Miyeko D. Mana, PhD

Arizona State University

Maternal Obesity and the Developmental Origins of Cancer Risk

Research Scholar Grant 

In the United States, almost 50% of women of childbearing age are overweight or obese, and the incidence of colorectal cancer is increasing in younger populations. Maternal obesity increases offspring’s risk of colorectal cancer, suggesting the burden of risk is passed to the next generation. Dr. Mana’s research investigates how maternal obesity contributes to colorectal cancer in offspring. Understanding the developmental origins and reversibility of tumor risk in offspring from obese mothers will help develop new and more effective preventive approaches.


Anthony Scott, MD, PhD

University of Michigan

Functional Evidence to Improve Lynch Syndrome Variant Interpretation

Clinician Scientist Development Grant

Dr. Scott’s research addresses the clinical difficulty with management of Lynch Syndrome and the frequency of variants of uncertain significance. The goal of this project is to use high-throughput approaches to characterize functional mutations within the gene MSH6 that lead to Lynch Syndrome. This could have long-term implications for cancer screening and preventative treatment for Lynch Syndrome.


Adam C. Mueller, MD, PhD

Thomas Jefferson University

Investigating ADAM10 mediated radiation resistance and EMT through Notch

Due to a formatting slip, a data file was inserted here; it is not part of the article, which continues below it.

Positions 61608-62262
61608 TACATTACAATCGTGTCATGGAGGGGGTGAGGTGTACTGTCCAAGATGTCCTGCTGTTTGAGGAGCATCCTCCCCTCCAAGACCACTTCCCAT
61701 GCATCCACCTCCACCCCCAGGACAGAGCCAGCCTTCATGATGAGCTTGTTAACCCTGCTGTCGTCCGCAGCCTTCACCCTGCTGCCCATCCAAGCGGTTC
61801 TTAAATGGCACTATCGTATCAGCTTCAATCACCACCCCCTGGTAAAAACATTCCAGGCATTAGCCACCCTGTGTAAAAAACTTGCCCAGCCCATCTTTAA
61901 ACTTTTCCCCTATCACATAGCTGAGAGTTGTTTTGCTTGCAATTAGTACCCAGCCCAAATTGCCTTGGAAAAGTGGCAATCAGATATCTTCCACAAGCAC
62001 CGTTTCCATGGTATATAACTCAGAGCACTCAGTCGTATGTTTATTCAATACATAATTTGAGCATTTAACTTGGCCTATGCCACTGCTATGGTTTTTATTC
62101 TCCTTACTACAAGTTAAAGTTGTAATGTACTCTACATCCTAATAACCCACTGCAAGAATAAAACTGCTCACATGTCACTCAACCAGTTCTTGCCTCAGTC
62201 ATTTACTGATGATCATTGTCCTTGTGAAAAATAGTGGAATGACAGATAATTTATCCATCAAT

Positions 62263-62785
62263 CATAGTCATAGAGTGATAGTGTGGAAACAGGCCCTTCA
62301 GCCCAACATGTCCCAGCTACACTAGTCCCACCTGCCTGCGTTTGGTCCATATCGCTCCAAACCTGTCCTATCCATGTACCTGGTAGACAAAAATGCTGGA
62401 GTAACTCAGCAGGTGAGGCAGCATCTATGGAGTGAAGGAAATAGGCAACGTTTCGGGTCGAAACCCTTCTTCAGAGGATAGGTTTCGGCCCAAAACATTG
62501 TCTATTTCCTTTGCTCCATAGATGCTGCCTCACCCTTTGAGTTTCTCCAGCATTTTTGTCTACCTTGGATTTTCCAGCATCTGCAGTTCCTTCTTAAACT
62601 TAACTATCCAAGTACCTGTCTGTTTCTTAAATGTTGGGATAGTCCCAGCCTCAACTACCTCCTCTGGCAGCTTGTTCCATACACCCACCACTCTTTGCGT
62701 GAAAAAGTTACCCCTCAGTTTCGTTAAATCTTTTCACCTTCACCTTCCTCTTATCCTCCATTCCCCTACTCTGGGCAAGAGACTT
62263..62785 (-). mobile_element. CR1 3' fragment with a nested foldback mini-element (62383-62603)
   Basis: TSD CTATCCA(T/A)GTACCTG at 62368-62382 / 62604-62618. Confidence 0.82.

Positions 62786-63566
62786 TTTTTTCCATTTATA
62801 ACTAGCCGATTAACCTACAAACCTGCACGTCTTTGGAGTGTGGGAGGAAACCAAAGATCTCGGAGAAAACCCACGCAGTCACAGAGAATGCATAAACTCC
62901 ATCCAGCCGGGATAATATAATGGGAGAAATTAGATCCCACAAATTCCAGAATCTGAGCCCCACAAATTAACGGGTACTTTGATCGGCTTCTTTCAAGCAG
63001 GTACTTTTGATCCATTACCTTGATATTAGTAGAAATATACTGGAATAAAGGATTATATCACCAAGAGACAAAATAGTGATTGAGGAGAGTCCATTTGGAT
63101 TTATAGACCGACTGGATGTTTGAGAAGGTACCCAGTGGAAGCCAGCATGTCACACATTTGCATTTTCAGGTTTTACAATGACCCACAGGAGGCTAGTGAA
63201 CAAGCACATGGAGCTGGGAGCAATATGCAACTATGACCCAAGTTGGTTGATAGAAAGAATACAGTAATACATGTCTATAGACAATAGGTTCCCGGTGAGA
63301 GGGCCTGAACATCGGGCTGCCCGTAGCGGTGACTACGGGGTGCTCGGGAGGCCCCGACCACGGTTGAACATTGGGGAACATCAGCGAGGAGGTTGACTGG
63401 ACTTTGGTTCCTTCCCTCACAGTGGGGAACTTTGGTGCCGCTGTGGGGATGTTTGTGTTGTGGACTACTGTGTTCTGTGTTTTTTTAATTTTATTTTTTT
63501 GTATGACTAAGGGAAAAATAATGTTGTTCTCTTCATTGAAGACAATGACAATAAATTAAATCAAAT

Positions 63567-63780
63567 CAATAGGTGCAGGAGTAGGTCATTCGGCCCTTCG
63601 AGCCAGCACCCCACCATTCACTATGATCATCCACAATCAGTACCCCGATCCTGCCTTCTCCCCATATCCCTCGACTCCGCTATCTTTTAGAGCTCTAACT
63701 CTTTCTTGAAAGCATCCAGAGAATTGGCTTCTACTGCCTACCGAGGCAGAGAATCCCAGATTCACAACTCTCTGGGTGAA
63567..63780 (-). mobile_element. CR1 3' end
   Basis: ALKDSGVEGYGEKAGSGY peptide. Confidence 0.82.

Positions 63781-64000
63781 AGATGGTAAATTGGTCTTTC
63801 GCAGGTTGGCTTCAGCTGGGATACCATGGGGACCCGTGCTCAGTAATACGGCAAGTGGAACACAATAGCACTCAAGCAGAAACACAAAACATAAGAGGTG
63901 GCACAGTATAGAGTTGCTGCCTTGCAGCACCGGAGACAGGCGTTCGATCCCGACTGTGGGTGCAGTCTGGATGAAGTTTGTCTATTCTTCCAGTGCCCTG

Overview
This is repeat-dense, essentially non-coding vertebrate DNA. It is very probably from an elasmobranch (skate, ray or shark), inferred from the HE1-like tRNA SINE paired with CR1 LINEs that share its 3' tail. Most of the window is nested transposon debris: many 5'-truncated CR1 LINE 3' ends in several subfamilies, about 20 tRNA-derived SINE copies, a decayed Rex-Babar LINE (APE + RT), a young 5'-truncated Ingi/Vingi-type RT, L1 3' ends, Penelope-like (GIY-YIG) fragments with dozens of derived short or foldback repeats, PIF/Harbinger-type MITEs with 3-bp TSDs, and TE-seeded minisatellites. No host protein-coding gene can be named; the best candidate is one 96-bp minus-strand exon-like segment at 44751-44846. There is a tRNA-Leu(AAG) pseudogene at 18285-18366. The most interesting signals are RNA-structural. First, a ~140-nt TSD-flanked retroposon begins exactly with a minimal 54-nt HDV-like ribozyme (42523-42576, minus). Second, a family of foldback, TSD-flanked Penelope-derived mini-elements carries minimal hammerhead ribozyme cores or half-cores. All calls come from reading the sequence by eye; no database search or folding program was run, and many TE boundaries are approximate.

ASTRO-ACS Clinician Scientist Development Grant

Effective treatments are urgently needed for pancreatic cancer, one of the deadliest cancers in the U.S. Dr. Mueller’s work investigates novel mechanisms mediating signaling between pancreatic cancer cells and the tumor microenvironment, leading to radiation resistance and invasion. This research will provide important insights into new treatment targets and approaches.

Brandon DeKosky, PhD

Massachusetts General Hospital

High-throughput Functional Screening of Personalized anti-cancer T cell Receptor Repertoires

Research Scholar Grant 

Immune-based therapies and CD8+ T cells can effectively control cancer progression for many patients. However, technical barriers in T cell receptor (TCR) analysis have limited the ability to fully understand TCR-based neoantigen recognition and advance adoptive TCR therapies. Dr. DeKosky will examine anti-cancer TCR responses in three different models of human malignancies to identify the molecular mechanisms of immune pressure. Understanding these mechanisms will help develop new immune-based treatments that selectively destroy cancer cells with fewer side effects.


Inas Khayal, PhD

Trustees of Dartmouth College